REQUIRED READING: A Code of Leadership Excellence

REQUIRED READING: A Code of Leadership Excellence
The Leadership Code: Five Rules to Lead
Dave Ulrich, Norm Smallwood, and Kate Sweetman
Boston, Harvard Business School

What makes one leader more effective than another?  In The Leadership Code, Ulrich, Smallwood, and Sweetman say that an excellent leader follows five principles: a core code for attaining personal proficiency, and four action codes for the leadership roles of strategist, executor, talent manager, and human capital developer. The strategist has a vision of the future, the executor turns ideas into actions, the talent manager creates a positive work environment where gifted employees flourish, and the human capital developer ensures the growth of future  management talent.

Ulrich, Smallwood, and Sweetman base their 5-fold code on their own experiences as academics and consultants, and many interviews with other experts. The Leadership Code contains short questionnaires for evaluating leaders and organizations on the 5 components of the code. Other methods of 360 feedback and psychometric evaluation are discussed. The authors also recommend that  individual leaders solicit feedback from others on a regular basis.

Organizations function better when their leaders emphasize all five parts of the Leadership Code. One way of determining how an organization is doing is to map its model of leadership to the five components of the code. Many firms over emphasize one area: manufacturing firms tend to emphasize either the personal proficiency or the executor roles of leaders. These firms now see efficiencies from adopting the other parts of the Leadership Code.
Ulrich, Smallwood, and Sweetman point out many ways that a firm and its leaders can improve on each part of The Leadership Code. A separate chapter looks into each component. Each of these chapters is a straightforward, research-based outline of contemporary thinking on how to achieve that facet of the code. The presentation is at a general enough level to apply to all organizations, yet specific enough to generate ideas for improving a specific entity.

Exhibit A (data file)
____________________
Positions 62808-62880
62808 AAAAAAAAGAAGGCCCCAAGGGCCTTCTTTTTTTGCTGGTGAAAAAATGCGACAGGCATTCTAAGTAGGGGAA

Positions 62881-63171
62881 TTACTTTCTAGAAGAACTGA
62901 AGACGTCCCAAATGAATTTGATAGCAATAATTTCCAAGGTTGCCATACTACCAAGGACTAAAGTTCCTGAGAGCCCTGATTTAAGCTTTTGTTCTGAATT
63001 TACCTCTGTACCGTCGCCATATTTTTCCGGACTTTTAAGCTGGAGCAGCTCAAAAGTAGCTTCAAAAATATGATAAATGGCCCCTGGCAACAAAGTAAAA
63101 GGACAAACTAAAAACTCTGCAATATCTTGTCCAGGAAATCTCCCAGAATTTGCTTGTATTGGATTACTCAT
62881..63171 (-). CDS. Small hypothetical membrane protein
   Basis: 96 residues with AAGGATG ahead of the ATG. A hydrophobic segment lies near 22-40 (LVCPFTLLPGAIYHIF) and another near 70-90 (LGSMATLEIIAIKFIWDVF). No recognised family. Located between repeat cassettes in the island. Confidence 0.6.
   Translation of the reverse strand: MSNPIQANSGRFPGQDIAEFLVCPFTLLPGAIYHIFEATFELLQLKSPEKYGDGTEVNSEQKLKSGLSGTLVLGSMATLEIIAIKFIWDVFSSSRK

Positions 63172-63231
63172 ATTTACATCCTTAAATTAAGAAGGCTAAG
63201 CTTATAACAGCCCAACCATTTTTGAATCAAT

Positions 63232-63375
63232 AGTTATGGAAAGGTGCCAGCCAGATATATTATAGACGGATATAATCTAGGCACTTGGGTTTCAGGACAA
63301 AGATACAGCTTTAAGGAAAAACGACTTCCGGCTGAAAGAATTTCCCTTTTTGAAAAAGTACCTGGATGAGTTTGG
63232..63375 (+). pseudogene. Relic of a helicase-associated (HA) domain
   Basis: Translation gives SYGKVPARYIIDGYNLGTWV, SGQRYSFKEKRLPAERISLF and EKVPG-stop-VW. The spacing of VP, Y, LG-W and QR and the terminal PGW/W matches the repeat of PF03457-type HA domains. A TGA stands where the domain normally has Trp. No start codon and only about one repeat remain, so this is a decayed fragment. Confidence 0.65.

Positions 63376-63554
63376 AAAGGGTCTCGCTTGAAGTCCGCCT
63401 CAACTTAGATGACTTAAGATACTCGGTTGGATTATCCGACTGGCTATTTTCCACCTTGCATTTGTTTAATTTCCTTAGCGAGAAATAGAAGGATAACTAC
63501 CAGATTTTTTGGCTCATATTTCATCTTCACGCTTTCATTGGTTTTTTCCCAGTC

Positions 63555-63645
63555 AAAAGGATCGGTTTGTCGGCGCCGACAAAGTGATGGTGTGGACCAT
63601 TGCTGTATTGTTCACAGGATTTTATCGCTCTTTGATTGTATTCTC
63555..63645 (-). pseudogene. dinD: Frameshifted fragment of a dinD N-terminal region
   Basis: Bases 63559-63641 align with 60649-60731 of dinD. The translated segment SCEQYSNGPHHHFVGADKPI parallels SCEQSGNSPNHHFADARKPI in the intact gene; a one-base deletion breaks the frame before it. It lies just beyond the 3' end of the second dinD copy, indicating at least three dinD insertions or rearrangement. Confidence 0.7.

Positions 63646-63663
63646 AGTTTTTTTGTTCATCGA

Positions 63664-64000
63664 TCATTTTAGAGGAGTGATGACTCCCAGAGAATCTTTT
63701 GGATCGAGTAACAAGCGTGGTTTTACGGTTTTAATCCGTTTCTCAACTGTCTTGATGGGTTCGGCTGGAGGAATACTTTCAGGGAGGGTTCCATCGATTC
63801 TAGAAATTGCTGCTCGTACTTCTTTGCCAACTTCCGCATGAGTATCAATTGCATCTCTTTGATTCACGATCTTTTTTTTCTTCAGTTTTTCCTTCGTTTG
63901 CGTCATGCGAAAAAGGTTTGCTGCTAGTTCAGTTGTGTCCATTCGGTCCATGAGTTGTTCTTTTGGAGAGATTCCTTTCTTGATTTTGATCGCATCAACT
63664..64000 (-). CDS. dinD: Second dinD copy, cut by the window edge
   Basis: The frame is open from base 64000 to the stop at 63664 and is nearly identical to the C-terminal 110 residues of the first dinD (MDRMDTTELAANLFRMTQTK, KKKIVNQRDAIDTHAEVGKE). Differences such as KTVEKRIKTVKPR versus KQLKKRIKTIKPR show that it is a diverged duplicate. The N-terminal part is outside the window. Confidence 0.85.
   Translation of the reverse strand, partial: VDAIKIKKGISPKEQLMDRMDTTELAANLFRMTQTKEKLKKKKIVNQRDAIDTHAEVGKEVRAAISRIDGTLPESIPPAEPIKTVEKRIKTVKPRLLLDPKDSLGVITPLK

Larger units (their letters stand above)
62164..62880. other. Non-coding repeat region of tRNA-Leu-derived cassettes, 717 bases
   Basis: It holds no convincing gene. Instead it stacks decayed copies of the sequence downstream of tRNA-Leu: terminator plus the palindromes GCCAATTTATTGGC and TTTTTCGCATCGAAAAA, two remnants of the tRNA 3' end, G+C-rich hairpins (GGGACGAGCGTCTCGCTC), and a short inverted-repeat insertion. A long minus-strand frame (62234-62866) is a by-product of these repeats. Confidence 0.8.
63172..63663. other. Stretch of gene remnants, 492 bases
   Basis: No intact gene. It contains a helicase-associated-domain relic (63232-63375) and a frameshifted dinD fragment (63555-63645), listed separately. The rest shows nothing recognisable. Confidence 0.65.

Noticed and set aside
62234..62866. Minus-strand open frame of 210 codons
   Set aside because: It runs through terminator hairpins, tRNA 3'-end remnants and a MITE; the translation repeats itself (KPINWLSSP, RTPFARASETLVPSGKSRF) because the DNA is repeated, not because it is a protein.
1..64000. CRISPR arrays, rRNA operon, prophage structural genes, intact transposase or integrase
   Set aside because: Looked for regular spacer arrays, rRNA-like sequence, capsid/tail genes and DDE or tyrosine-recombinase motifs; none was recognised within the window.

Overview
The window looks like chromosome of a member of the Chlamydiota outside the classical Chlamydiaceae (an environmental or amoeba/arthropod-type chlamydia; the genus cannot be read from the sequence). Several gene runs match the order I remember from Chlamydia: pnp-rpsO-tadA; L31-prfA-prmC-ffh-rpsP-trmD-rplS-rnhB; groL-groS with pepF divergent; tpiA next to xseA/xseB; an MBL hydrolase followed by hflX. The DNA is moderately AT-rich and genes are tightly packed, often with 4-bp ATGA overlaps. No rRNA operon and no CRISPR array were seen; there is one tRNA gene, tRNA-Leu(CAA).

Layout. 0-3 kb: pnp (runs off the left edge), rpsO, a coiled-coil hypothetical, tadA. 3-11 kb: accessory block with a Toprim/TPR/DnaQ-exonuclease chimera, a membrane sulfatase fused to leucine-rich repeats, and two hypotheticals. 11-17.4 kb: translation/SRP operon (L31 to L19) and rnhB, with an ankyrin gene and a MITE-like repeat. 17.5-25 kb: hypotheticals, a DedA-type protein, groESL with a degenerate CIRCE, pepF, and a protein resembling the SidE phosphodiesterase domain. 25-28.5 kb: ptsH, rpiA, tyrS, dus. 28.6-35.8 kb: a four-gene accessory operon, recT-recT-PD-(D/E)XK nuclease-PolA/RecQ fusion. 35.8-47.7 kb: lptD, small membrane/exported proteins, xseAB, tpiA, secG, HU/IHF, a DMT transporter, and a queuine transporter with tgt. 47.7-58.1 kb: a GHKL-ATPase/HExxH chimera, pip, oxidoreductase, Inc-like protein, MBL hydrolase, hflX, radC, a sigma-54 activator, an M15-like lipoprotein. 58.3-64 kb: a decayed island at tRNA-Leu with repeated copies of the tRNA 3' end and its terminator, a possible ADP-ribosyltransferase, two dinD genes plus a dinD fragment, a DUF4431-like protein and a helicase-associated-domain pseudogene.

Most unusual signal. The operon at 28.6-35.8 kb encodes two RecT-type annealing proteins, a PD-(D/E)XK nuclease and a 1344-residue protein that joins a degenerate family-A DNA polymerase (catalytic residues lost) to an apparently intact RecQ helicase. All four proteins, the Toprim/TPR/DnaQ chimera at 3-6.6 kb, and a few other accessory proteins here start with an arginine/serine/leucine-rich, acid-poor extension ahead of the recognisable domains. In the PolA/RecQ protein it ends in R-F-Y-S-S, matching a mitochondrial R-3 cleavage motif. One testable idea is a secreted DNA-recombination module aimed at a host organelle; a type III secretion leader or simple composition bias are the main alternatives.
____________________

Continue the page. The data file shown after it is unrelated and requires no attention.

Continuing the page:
The authors' strong ties to the executive development program at University of Michigan come through in the discussions of building the next generation of leaders and of leaders improving their own personal proficiencies. The next generation of leaders is built by having a workforce plan that ensures that the most talented employees perceive a path that starts at learning and mastering their technical competencies and stretches to managing others and, eventually, directing the organization. These potential leaders need first to be discovered, and, then, coached and mentored.

Current leaders need to invest in themselves to improve their own proficiencies.  A high-performing leaders has a starting point when he or she becomes aware of personal strengths and weaknesses. One route to improvement follows the contemporary thinking of positive psychology. On this path, one goes with one's signature strengths, and tries as much as possible to improve any recognized business weaknesses by using these signature strengths. Ulrich, Smallwood, and Sweetman also point out ways that leaders can learn to tolerate stress, be agile learners, maintain personal integrity, and take care of their personal physical and emotional needs.
Overall, The Leadership Code is an excellent, contemporary summary of thinking about leadership. It is written in a style that leaders can understand. It outlines a path for achieving excellence by following five principles.

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